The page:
FARGO -- It’s one of those streaks that’s good for the sake of conversation while sitting around the tailgating grill on a nice Saturday afternoon in the Fargodome parking lot. You used to see the city prominently displayed on the Bison “Thunderstruck” entrance video, but that has morphed into other graphical elements.
Still, when Levi Jordheim starts at outside linebacker Saturday, Sept. 23, against Robert Morris University and Zach Kubas gets in as the backup right guard, they will continue a run of players from Dickinson, N.D. It is almost unheard of for a community of that size. The last year there was nobody from the “Queen City” on the Bison roster? 1997.
That’s 19 straight years.
The oil boom has come and gone over the years in Dickinson, with the population ranging from around 16,000 to 18,000 from 2000 to 2010 to at least 23,000 in recent years. The football talent good enough to play at the Division I FCS level, however, has remained steady.
The Division II years part of the streak, 1998-2003, had two to three players on the roster each year, but that began to dwindle once the Division I schedule began in 2004.
Still, thanks to running back Kyle Steffes, tight end Landon Smith and wide receiver Nate Moody, the streak of Dickinson players remained intact. Smith did it solo from 2007-10 and Moody held the fort from 2011-13 until Jordheim walked on in 2014.
“That doesn’t surprise me,” Jordheim said. “There are always guys from Dickinson who work hard, put in their time and do what they can for the program.”
The Kubas family has been more involved in the Bison football program than perhaps any other in Dickinson. Monte Kubas, Zach’s father, was a defensive lineman for NDSU from 1991-94. And if there’s any question how long the Dickinson streak will go on, the Kubas’ have at least one answer. It could be at least another five years.
Jacob Kubas, a 6-foot-4, 250-pound senior offensive lineman at Dickinson Trinity, has verbally committed to join his brother at NDSU.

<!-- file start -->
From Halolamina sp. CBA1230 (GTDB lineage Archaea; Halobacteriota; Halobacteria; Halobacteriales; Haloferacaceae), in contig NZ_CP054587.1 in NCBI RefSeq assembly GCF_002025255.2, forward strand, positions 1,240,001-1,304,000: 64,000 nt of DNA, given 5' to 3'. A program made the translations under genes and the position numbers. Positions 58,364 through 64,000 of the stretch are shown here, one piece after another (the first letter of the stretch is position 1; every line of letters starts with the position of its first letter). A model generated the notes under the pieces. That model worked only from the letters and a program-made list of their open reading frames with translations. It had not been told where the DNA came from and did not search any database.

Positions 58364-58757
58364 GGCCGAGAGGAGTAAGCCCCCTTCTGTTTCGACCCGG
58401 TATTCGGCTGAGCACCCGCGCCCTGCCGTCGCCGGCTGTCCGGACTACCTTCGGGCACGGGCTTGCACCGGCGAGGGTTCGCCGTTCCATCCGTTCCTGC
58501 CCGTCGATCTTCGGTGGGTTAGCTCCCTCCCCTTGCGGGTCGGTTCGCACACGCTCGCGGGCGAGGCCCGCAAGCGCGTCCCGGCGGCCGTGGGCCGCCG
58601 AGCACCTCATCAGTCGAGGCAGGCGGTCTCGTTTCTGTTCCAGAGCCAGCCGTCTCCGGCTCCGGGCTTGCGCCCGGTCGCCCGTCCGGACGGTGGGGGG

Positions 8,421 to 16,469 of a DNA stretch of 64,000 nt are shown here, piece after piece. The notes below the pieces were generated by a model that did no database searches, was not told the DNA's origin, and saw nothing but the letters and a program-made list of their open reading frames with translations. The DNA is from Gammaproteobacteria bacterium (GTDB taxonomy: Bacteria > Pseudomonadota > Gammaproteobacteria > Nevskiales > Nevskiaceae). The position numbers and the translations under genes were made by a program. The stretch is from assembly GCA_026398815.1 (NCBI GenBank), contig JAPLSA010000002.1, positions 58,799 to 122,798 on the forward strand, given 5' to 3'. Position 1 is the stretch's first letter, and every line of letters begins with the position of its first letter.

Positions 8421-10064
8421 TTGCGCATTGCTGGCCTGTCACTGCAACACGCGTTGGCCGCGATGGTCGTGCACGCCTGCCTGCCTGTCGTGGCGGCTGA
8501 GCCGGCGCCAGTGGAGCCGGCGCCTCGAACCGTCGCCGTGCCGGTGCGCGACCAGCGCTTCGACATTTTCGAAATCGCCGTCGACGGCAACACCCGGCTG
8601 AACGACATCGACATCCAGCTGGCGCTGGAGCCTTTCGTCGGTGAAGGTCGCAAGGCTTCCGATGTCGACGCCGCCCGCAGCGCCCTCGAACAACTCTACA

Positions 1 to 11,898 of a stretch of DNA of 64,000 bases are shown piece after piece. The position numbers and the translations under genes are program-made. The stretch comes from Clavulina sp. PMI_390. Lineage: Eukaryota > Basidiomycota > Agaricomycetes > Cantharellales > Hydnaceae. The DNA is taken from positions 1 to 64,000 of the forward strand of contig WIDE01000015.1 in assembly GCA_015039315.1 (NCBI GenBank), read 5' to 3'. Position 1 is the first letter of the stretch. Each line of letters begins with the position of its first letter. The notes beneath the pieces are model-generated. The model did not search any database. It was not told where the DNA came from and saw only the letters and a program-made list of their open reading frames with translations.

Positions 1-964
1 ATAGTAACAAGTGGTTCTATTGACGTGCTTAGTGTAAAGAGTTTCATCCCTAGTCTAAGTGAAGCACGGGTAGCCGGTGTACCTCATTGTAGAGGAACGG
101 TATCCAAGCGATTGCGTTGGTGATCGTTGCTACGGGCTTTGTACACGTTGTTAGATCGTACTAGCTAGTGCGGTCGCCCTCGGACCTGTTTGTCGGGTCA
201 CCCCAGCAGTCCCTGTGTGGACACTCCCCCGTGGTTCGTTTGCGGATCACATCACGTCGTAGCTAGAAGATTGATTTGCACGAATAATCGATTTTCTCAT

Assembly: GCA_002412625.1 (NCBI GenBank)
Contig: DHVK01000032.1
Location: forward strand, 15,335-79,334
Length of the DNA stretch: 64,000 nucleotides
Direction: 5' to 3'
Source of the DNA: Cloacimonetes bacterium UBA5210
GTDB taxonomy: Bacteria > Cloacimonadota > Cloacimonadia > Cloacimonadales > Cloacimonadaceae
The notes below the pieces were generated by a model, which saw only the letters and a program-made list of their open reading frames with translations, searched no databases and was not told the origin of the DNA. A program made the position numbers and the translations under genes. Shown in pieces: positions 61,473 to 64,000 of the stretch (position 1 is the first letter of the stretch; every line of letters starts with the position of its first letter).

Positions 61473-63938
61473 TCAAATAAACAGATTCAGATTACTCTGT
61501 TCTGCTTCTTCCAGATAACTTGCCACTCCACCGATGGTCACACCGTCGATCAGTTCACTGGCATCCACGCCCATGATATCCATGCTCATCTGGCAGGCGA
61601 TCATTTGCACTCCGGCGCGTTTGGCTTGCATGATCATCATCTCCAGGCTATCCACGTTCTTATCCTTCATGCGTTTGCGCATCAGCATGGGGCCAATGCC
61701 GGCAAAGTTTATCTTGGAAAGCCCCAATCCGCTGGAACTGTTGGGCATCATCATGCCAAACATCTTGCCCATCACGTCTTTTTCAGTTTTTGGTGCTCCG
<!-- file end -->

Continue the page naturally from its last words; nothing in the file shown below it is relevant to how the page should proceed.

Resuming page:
“It will be nice to have him here,” Zach said.
When the Bison moved from Division II to Division I, there were doubts if anybody from North Dakota would be good enough to play in Fargo. Steffes dispelled that notion rather quickly and remains the program’s third all-time leading rusher -- with the last three years against a Division I schedule.
A decade later, the history lesson isn’t lost on Zach Kubas.
“When we first went Division I, a lot of people thought the North Dakota kids couldn’t compete at this level no matter what the sport,” he said. “But it’s been proven. You look at the guys from Landon all the way back.”
Not that he needed more NDSU influence, Smith also helped steer Zach Kubas toward Fargo. He attended a summer football camp where Smith was a coach before his senior year at Trinity.
“He gave me the background, what it was like for him,” Zach Kubas said, “what it was like from his freshman year all the way on up. It was nice to have a guy you know help prepare yourself.”
Smith, a tight end, was part of the back-to-back 10-1 teams in 2006 and 2007. Moody’s timing couldn’t have been better -- he left in 2015 with five FCS national title rings as a wide receiver.
A national title is a goal the new generation of Dickinson natives are searching for. Since 1998, the city has always been represented on a Bison football team.
“I think it’s guys that bank on being three-sport athletes,” Jordheim said. “They’re not dedicated to one thing, but try to be good at everything they do. They’re active in football, basketball, wrestling, track, baseball -- all those things.”